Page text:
popper - POP 3 server
/usr/sbin/popper [-d] [-s] [-k] [-t trace-file]
[-T timeout] [-b bulldir]
The popper(1) utility is an implementation of the Post
Office Protocol server that runs on a variety of computers to
manage electronic mail for Macintosh and
The bulletin feature gives system administrators a way to send important announcements to all POP users without having to do mass mailings.
The bulletin directory contains one file per bulletin. Each file contains a single mail message with header and body in mailbox format. The first line of each such bulletin must be a "From" line. The easiest way for system administrators to create such bulletins is to mail themselves a copy of the bulletin using the account to which they want replies to be sent, then use their mail program to save the message to a file in the bulletin directory in mailbox format. The bulletin directory must be readable by world.
The name of each bulletin file begins with the bulletin number and can optionally continue with any other characters. For example, the file name of bulletin number 23 might be "23.pophost_down_sunday".
The popper(1) utility creates a file named .popbull in the home directory of each user. This file contains a single line that records the highest numbered bulletin received by the user.
Each time a POP client connects to the server, any new bulletins the user has not received previously are automatically appended to the user's mail.
When a bulletin is copied, the "To" header line is replaced by "To: username@thishost", and any "Status:" header lines are deleted. Otherwise, the bulletin is copied as is.
When a new user checks for mail the first time, popper(1) creates the .popbull file in the user's home directory and seeds it with the current maximum bulletin number. Thus, new users do not get old bulletins.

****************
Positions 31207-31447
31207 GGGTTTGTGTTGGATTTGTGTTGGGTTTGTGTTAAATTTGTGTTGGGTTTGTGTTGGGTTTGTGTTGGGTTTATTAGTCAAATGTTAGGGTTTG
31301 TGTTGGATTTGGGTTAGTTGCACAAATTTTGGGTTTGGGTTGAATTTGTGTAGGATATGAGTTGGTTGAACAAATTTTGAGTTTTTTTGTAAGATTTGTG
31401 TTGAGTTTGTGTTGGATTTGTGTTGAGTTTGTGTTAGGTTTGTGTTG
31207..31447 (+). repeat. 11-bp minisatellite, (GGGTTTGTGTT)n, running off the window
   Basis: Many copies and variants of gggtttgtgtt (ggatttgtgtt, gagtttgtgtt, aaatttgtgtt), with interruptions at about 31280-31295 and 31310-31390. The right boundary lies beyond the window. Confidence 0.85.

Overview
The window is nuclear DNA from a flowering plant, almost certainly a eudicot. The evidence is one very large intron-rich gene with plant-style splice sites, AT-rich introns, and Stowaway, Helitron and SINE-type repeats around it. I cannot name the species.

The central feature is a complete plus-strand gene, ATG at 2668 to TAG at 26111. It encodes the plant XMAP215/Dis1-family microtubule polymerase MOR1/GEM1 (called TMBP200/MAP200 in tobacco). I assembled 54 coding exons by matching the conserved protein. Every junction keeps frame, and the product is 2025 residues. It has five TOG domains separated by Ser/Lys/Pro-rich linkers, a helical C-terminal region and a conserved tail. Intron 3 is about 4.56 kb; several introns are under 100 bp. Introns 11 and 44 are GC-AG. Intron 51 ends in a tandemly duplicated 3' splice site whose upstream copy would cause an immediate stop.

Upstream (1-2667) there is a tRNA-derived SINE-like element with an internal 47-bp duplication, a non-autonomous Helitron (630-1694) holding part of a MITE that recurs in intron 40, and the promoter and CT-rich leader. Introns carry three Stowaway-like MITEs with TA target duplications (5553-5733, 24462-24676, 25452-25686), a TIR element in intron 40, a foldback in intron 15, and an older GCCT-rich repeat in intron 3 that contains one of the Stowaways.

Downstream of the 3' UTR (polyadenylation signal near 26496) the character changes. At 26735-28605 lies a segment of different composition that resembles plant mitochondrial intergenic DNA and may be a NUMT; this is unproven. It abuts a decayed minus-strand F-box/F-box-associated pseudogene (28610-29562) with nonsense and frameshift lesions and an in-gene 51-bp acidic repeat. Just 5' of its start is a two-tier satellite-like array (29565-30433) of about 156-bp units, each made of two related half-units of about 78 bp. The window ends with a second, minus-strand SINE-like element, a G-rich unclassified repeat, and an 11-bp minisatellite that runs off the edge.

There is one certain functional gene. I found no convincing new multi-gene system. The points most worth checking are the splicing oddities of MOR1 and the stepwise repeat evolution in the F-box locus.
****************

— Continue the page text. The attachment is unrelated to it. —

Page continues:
The Berkeley POP server is a single program (called popper(1)) that is started by inetd(1) when it gets a service request on the POP transmission control protocol (TCP) port. (The official port number specified in RFC 1081 for POP version 3 is port 110. Some POP3 clients, however, attempt to contact the server at port 109, the POP version 2 port. Unless you are running both POP2 and POP3 servers, you can simply define both ports for use by the POP3 server.) The popper(1) program initializes and verifies that the peer Internet protocol (IP) address is registered in the local domain, logging a warning message when a connection is made to a client whose IP address does not have a canonical name. For systems using BSD 4.3 bind, it also checks to see whether a canonical name lookup for the client returns the same peer IP address, logging a warning message if it does not. The server enters the authorization state, during which the client must correctly identify itself by providing a valid user identifier (ID) and password on the server's host computer. No other exchanges are allowed during this state (other than a request to quit). If authentication fails, a warning message is logged and the session ends. After the user is identified, popper(1) changes its user and group IDs to match that of the user and enters the transaction state. The server makes a temporary copy of the user's maildrop, which is used for all subsequent transactions. These include most POP commands to retrieve mail, delete mail, undelete mail, and so forth. When the client quits, the server enters the final update state during which the network connection is terminated and the user's maildrop is updated with the (possibly) modified temporary maildrop.
The POP server uses syslog to keep a record of its activities. On systems with BSD 4.3 syslogging, the server logs (by default) to the "local0" facility at priority "notice" for all messages except debugging, which is logged at priority "debug". The default log file is /usr/spool/mqueue/POPlog. You can change these, however. On systems with 4.2 syslogging all messages are logged to the local log file, usually /usr/spool/mqueue/syslog.
The popper(1) program will log debugging information when the -d parameter is specified after its invocation in the inetd.conf file. Use this option with caution; it generates considerable output in the syslog file. Alternatively, the -t file-name option will place debugging information into file file-name using fprintf(3) instead of syslogd(1).
You can confirm that the POP server is running by using Telnet to connect to port 110 (or 109 if you set it up that way).
The server implements the following two extended commands:
The popper(1) daemon makes use of the following files:
This product includes software developed by the Victoria University of Wellington, New Zealand and its contributors.
RFC1081, RFC1082, RFC1939